Scalia Spotlights

Daniel Shapiro (’18) lands U.S. Supreme Court Clerkship

Daniel Shapiro
Daniel Shapiro

Daniel Shapiro (‘18) will clerk for Supreme Court Justice Clarence Thomas during a soon-to-be determined term. “It's an incredible honor,” says Shapiro. “Working for Justice Thomas, in particular, is really humbling.” To those who know Shapiro, this achievement comes as no surprise. He is described by faculty as a tenacious and accomplished individual. Shapiro graduated magna cum laude in 2018 and was awarded the Daniel D. Polsby Award for Excellence in Leadership. He is the second Scalia Law student to be awarded a clerkship in the highest court of the land.

Shapiro attended the University of South Florida, where he had the opportunity to serve on the student government supreme court. This experience, coupled with his interest in U.S. history, motivated him to apply to law school. “I was reading a lot of interesting originalist scholarship about the original public meaning of the Constitution,” says Shapiro of the pre-law courses he took in undergraduate school. “And I realized my passion for history would fit perfectly in the growing conservative legal movement that was excavating the history behind a lot of the constitutional provisions. So, then it was pretty natural that Mason was where I would want to go.” He also cites Scalia Law’s proximity to D.C. as a reason he chose to attend. “There would be days where I would be going to work at the White House complex in the morning… and then going to school, learning federal courts from an amazing professor or federal judge, and then practicing moot court after that,” recalls Shapiro. “You can't get that experience anywhere else.”

While at George Mason and post-graduation, Shapiro secured numerous prestigious positions that ultimately led to his illustrious clerkship at the Supreme Court. During his 1L summer, he worked for the U.S. Court of Appeals for Veterans Claims. He went on to intern at the Department of the Treasury, the Department of Defense, and the White House Office of Information and Regulatory Affairs. He describes these opportunities as invigorating, foundational experiences that allowed him to develop a sense of what a career in D.C. could look like.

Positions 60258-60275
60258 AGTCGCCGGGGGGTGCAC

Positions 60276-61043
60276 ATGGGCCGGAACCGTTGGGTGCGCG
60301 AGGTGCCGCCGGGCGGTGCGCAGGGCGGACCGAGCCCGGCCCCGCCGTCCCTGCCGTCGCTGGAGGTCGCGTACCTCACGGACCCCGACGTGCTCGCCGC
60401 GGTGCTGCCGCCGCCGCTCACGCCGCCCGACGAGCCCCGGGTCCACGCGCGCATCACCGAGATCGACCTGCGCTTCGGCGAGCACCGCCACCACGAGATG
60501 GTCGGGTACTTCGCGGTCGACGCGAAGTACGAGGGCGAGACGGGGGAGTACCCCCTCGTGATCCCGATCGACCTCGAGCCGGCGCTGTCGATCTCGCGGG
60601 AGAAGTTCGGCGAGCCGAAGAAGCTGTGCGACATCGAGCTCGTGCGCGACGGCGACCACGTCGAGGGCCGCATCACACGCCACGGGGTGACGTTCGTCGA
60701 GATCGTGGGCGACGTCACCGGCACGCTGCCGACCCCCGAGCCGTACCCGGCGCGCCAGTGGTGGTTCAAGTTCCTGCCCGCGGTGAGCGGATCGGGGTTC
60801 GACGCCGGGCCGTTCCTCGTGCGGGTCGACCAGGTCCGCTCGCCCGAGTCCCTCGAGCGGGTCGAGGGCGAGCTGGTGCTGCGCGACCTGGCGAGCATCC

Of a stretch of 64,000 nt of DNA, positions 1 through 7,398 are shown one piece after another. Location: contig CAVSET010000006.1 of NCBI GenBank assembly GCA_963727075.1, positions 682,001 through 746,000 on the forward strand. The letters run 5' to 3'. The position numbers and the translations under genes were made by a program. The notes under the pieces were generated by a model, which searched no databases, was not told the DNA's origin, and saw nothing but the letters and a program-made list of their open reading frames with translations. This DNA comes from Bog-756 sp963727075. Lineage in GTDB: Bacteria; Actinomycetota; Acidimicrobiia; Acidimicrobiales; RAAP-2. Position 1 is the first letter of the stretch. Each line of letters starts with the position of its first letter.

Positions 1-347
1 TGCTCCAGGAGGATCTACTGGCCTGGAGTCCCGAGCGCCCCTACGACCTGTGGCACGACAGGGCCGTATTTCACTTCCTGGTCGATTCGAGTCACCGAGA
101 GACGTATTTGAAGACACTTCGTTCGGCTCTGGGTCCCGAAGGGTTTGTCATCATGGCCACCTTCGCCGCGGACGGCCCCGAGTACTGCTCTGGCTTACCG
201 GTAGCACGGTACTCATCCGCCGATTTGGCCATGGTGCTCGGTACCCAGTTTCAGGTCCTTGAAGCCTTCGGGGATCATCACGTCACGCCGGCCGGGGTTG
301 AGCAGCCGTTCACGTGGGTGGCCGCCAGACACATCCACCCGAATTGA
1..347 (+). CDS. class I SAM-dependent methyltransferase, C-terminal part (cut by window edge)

Throughout law school, Shapiro also served as a research assistant to numerous GMU Scalia Law professors, including Neomi Rao, with whom Shapiro worked at the White House Office of Information and Regulatory Affairs, where Rao served as Administrator. Working with then-Administrator Rao almost full-time during his 3L spring, Shapiro saw firsthand how regulations are coordinated and shored up against legal challenges and was able to work in a fast-paced environment that gave him experience within the Executive Branch. After graduating, Shapiro clerked for the Honorable E. Grady Jolly on the United States Court of Appeals for the Fifth Circuit in Jackson, Mississippi.

When Neomi Rao was confirmed to the D.C. Circuit Court of Appeals, Shapiro clerked for his former professor, beginning in July 2019. He describes Judge Rao as hugely influential and an outstanding mentor. “I can’t say enough good things about Judge Rao,” he says. “She’s an incredible person, [who] taught me to always look for the right answer.” After this clerkship, Shapiro went on to work as an associate at Consovoy McCarthy PLLC, a litigation boutique law firm in Arlington.

Shapiro describes his Supreme Court clerkship with Justice Thomas as a tremendous honor. “There's no one doing more good for the Constitution in our country right now than Justice Thomas,” attests Shapiro. “And to be able to contribute to that in any way possible is really the opportunity of a lifetime. Particularly with Justice Thomas’ jurisprudence and his serious focus on history. He's really revolutionized originalism and is doing the work in restoring the original meaning of the Constitution.” Shapiro hopes that he will be able to contribute to Justice Thomas’ judicial philosophy, which, he says, is vital to restoring the framework that the Founding Fathers enacted in 1787. “If we're going to return to our first principles,” he explains, “it’s going to take the hard work that the Justice does… His method, his serious commitment to getting to the right answer and not taking any shortcuts is incredible and it's exactly what this country needs.” Shapiro is especially looking forward to his role in research, which will be crucial in getting to the root of these difficult legal questions.

In terms of a vision for his career trajectory, Shapiro wants to focus on advancing the ultimate goal of making the government more constitutional. “It’s all about fighting for the founding principles… that’s what I’m really committed to.” He adds that while excavating and restoring the original meaning of the constitution entails a lot of hard work, he believes this work is key to rescuing the U.S. from crisis.

Shapiro also sees his clerkship as an opportunity to extend the networks he built during his time at George Mason Scalia Law School. Above all, he is grateful to those who supported him in the process of applying for the Supreme Court clerkship. “It was just amazing, the support network that I had from Mason,” he says, noting Professors Michael Krauss, Jennifer Mascott, Steven Menashi, and Adam White as influential figures. “It was really having that group of mentors that set me up in the position where I needed to be… It’s a real blessing that you have at Scalia Law School. Professors’ doors are always open and they’re just the best mentors you could hope for. Best decision I could have made was going to Scalia Law School.”